Vibrant India by Chitra Agrawal

indiaVibrant India is clearly a labor of love. What I liked were family photos and the writing giving the background for the author’s passion for cooking. The old photos of her grandparents and parents were great.

The recipes are clearly written with uncomplicated cooking instructions and ingredients which aren’t hard to find. Don’t you hate it when recipes require specialty items that are either very expensive or extremely hard to locate?

Lentils – I love them!  They are a staple in our pantry so I was happy to see many recipes which feature lentils.  I have also enjoyed learning about the difference in Southern Indian cuisine and the Northern style.

Recently, well… within the last several years…. I have renewed my love of Indian food. We have been to several local restaurants and while I have enjoyed the meals immensely, this book will allow me to learn to cook this cuisine at home.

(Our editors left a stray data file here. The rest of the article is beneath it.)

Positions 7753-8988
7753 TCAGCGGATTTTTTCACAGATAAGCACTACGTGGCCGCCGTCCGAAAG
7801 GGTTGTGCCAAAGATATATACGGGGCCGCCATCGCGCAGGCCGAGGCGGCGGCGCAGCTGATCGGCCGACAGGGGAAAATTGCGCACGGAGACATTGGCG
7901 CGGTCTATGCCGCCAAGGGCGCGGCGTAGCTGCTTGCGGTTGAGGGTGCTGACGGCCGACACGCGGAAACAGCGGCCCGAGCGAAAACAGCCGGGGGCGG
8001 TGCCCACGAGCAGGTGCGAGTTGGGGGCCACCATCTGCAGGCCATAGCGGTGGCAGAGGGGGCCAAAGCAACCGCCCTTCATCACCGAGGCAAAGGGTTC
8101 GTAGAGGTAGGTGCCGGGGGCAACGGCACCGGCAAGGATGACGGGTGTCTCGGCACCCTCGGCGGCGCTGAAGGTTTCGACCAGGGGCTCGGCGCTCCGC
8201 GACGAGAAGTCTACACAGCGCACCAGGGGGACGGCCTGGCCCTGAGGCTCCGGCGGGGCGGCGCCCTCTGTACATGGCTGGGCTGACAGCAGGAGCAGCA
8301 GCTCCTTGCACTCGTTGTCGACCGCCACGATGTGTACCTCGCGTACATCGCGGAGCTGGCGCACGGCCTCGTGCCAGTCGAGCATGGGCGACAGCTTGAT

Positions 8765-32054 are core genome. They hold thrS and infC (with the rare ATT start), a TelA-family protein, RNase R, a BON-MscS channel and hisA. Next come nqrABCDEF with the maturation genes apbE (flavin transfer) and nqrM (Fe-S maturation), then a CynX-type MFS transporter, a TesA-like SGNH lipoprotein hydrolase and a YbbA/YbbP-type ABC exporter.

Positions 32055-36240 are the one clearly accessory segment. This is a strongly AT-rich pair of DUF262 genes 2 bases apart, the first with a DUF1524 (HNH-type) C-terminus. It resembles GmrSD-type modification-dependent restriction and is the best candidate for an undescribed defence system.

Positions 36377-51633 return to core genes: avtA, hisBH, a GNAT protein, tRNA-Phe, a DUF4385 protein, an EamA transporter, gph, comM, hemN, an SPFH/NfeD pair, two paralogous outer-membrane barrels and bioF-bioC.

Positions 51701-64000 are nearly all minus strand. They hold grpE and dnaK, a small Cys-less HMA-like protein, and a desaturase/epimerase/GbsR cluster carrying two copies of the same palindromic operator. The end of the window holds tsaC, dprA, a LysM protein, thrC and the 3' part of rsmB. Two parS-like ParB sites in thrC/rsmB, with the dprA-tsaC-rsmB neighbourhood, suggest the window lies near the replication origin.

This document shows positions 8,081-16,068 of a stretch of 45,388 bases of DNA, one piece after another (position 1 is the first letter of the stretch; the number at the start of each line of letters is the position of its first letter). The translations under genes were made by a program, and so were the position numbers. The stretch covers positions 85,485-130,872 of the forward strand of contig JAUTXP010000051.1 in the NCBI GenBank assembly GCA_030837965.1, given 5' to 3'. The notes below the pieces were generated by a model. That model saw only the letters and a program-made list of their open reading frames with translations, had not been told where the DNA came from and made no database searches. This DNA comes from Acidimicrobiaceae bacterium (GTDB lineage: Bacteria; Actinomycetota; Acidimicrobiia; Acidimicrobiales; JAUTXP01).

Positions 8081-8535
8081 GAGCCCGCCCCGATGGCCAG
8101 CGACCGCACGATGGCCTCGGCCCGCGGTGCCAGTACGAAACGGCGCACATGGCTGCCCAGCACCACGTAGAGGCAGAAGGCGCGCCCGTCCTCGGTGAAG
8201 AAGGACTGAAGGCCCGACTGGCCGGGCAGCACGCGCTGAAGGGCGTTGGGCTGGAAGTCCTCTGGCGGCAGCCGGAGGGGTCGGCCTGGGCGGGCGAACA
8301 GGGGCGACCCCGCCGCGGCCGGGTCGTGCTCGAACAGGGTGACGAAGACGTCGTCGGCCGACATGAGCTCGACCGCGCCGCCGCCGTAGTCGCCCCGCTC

A beauty of a cookbook if you enjoy Indian food. The title is so appropriate as the word vibrant bursts out in photos and passion.

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*I received this book from Blogging for Books for this review. All opinions, nice and no-so-nice are my own 🙂

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Outlander Kitchen – an exciting cookbook for fans of the Outlander series!

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I remember picking up the paperback novel Outlander by Diana Gabaldon from the library’s sale table.  Historical fiction, a bit of time travel and a venue in the  Scottish Highlands had me very interested.  As with many Gabaldon fans, I fell in love with the series.  This was my first book by this author.

The books are great but I must admit I wasn’t a big fan of the TV show.   The actor playing Jamie just isn’t right (for me). Yes, I know I am in the minority regarding the actor playing Jamie but….it just doesn’t work for me.